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LIFESTYLE 180 Blog: Standing up to your waiter

You gotta love kids. Every time I go out to dinner with my boyfriend’s eight year old daughter, I secretly wait for her order. It’s not so much *what* she orders that intrigues me, since at eight, spaghetti, corn dogs, and macaroni and cheese are about as sophisticated as she gets, but it’s *how* she orders that has me biting my lip to keep from falling on the floor laughing.

The beauty of being eight, is that you are still free from the restraints of social expectations. If I want to feel good about myself I ask my boyfriend how I look in a new outfit. He knows his job is to tell me I look awesome. But if I really want to know the truth, I ask the kid. Kids have not yet acquired the sophisticated skill of lying to make someone else feel good. They simply call it as they see it. They state embarrassing facts, ask inappropriate questions, and don’t feel even the slightest bit uncomfortable doing it. It’s either an inspiration or your worst nightmare, and you never know which.

If I have a pimple that I have failed to hide with makeup, leave it to a kid to walk straight up to me and ask, “Why do you have that big red dot on your face?” Likewise, I have been told on various occasions things like, “Your breath smells bad. You should brush your teeth.” “That shirt looks terrible.” “You farted didn’t you?” Or my personal favorite, “Are those pills (referring to vitamins) for losing weight? Because if they are, they’re not working.” What can I say. She’s was right. They weren’t working.

Going out to dinner is no exception, she confidently looks the waiter in the eye and with the sort of practiced sophistication she can have only learned from television, tells him just what she wants. A cheeseburger – but could he make sure there are no tomatoes on it, because she hates tomatoes. And she’ll have onion rings instead of french fries, or – no wait, do they have mozzarella sticks, and could they bring some extra sauce, so she doesn’t have to share with her sister? It’s so hilarious I can hardly stand myself.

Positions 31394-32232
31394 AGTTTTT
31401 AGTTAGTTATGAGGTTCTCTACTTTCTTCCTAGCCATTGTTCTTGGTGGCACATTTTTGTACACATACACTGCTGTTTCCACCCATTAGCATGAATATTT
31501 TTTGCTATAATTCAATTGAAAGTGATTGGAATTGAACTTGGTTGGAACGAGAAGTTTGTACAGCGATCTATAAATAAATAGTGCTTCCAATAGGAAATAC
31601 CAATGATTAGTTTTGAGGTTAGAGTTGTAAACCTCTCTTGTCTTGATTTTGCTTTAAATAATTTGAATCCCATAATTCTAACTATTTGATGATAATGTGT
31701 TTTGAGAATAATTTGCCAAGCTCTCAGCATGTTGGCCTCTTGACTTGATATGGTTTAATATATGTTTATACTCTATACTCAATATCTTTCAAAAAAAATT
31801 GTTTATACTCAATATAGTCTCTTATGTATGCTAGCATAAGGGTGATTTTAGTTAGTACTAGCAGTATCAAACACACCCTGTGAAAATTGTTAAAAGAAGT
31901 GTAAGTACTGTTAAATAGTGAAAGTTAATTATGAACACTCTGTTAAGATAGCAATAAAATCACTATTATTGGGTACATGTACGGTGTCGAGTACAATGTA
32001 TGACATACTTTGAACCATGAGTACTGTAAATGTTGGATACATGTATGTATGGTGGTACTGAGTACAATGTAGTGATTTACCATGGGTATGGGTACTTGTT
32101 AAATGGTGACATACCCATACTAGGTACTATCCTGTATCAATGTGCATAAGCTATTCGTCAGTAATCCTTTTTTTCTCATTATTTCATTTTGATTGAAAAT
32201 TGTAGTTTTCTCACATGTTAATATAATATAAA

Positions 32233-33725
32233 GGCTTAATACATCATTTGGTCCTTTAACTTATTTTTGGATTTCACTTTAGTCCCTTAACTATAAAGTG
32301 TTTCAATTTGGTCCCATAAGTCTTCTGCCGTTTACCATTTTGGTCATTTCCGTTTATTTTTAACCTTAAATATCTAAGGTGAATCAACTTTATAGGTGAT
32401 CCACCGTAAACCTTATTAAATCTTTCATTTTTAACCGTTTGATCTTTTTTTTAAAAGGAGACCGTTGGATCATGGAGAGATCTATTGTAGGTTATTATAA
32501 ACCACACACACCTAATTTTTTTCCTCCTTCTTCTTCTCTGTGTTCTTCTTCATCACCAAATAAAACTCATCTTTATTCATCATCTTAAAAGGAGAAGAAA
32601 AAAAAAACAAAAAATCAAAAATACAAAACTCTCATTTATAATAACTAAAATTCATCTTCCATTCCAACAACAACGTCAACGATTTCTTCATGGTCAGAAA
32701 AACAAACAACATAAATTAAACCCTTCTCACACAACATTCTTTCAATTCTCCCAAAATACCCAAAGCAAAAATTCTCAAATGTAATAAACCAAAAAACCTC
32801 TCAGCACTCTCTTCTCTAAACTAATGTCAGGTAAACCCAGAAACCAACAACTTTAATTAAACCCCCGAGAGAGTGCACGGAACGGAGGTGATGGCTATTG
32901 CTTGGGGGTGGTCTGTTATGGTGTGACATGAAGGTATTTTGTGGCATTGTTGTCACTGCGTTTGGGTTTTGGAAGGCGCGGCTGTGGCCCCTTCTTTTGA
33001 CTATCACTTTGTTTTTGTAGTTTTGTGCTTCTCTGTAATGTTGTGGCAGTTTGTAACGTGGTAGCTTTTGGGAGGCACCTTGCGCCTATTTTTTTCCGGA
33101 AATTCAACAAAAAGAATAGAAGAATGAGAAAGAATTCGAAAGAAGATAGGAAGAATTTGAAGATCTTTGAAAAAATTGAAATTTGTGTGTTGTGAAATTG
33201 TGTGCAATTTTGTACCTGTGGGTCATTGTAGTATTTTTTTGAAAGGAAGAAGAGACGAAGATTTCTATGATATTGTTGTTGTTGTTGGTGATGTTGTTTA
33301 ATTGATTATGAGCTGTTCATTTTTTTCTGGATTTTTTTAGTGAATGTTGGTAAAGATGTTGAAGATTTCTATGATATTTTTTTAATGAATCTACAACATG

Unfortunately, I am far less imposing. My inner demanding diner has long since been shellacked with several coatings of politeness. I order without substitutions, I never complain even when I hate the food, and I don’t think I have ever sent anything back – except maybe a glass of wine that had gone so far off it was undrinkable, and even then I apologized profusely for the fuss.

So what to do in a restaurant now, when almost every item contains something I do not want to eat? If the sandwich I want comes on a croissant, I need to ask if they can put it on whole wheat. I have to ask for brown rice and whole wheat pasta. I want to know what sort of mayonnaise they use. If they fry in butter, could they use olive oil instead – or could they use less oil altogether in my dish. Can I have my vegetables steamed instead of sautéed? Can I have a side of spinach instead of the pasta? I am now every waiter’s worst nightmare. Nutritionist Kristen Kirkpatrick attempted to bolster our dining-out confidence by pointing out that we should feel free to mix and match items on the menu that aren’t paired together. “Anything they have in the kitchen is fair game – you should think of those combinations as suggestions, I mean if they have whole wheat bread back there, or broccoli, then they can make it for you,” she argues. Apparently all you have to do is ask.

Now if you need a little more confidence, or at least a good laugh, check out this youtube clip from the movie Five Easy Pieces, where a very young Jack Nicholson tries to order some whole wheat toast. My only suggestion here is to try not and upset your server as much as he does.